US Fines, Shuts Pak’s Habib Bank on Suspicions of Terror Financing

The bank reportedly neglected to watch for red flags on potential terror financing and money laundering.

Published
World
1 min read
The Habib bank in Karachi. Photo used for representational purpose.
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US banking regulators on Thursday directed Pakistan’s Habib Bank to shut its New York office for neglecting to watch for compliance problems and red flags on transactions that potentially could have promoted terrorism, money laundering or other illicit ends, New York banking officials said.

The New York State Department of Financial Services has also slapped a $225 million fine on the bank for deficiencies relating to compliance with state and federal laws at its only US branch. This fine is much lesser than the $629.6 million penalty that was initially proposed.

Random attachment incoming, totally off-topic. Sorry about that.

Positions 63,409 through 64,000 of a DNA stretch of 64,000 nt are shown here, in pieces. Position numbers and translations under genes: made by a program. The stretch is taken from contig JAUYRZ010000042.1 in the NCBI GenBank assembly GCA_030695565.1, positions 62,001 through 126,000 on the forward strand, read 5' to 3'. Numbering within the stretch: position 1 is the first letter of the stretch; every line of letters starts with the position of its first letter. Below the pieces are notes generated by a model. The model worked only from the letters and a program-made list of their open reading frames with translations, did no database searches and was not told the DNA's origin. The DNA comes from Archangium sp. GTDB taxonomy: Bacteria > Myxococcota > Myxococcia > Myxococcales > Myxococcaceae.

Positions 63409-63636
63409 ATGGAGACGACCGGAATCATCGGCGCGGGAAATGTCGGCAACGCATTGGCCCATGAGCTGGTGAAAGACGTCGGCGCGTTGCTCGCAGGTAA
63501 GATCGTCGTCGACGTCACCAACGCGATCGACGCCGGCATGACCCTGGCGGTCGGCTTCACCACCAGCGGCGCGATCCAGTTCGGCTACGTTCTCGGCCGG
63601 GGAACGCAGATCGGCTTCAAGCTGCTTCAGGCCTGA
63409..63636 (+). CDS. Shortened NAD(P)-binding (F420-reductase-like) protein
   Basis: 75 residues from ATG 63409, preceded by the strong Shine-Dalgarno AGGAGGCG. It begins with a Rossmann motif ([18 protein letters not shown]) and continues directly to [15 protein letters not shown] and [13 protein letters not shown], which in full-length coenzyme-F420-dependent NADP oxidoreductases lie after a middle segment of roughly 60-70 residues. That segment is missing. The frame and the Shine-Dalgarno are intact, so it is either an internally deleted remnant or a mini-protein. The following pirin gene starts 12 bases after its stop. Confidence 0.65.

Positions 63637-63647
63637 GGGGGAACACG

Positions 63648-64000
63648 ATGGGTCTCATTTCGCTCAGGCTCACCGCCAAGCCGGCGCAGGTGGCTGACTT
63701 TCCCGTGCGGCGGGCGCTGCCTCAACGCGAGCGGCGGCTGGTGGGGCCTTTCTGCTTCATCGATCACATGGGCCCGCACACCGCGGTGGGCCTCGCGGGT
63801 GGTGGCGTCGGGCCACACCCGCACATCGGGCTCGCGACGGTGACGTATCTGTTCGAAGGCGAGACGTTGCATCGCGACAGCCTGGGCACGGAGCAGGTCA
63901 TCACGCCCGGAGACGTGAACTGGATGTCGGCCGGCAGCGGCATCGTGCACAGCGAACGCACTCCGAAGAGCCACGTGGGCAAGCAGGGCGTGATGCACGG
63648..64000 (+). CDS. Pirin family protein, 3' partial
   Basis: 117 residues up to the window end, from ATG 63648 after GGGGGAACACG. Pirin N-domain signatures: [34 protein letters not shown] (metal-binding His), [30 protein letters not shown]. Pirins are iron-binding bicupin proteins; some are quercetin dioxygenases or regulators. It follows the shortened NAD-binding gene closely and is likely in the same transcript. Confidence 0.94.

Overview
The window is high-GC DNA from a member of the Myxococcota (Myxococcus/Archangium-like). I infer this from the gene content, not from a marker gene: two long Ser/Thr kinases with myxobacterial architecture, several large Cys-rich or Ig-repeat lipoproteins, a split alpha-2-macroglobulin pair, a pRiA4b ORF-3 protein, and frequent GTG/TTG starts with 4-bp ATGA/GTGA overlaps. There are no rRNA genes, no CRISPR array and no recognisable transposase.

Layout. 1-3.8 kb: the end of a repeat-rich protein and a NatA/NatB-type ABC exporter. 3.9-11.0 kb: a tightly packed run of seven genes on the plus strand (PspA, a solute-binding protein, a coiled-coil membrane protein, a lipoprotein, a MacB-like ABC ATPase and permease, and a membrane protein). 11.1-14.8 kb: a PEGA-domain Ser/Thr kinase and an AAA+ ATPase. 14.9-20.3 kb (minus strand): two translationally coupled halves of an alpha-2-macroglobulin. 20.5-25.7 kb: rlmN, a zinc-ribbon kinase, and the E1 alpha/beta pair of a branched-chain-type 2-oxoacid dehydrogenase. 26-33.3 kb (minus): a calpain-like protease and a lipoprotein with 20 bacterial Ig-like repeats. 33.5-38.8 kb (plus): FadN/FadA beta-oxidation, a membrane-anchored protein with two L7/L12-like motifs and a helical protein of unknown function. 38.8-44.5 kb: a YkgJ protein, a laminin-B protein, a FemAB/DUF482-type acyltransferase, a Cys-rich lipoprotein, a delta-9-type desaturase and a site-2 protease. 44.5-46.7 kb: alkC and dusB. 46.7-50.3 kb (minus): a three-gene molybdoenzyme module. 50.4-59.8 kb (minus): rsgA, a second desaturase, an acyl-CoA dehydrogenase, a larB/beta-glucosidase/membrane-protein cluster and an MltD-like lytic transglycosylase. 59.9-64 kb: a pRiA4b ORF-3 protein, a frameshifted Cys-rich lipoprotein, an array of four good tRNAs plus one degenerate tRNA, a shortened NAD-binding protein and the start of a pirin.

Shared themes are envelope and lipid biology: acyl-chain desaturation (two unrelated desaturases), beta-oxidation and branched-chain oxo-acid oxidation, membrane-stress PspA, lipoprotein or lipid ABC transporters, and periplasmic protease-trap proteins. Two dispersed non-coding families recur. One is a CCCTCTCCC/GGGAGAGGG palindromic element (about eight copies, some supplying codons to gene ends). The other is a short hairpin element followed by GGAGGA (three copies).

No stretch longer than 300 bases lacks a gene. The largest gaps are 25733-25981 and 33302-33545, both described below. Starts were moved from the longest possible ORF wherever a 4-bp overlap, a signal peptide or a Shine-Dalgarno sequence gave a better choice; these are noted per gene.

The compliance issues date to 2015 when the DFS told Karachi-listed Habib Bank (HBL) to institute a series of reforms pertaining to the bank's policies for preventing illicit money transfers.

A December 2015 DFS statement said it had "identified significant breakdowns" in the bank's anti-money laundering compliance.

Nausheen Ahmad, the bank's company secretary, said in a statement on Monday that despite HBL's "sincere and extensive remediation measures, DFS is still not appreciating or recognizing the significant progress that HBL has made at its branch in New York".

She said HBL has received a notice from DFS , which "seeks to impose an outrageous civil monetary penalty of up to $629.625 million."

HBL said that it will "vigorously contest" the fine in US courts, adding that there will be no "material impact on HBL's business outside of the United States".

The statement added that HBL has submitted an application to DFS to shut its New York operations.

(With inputs from Reuters.)

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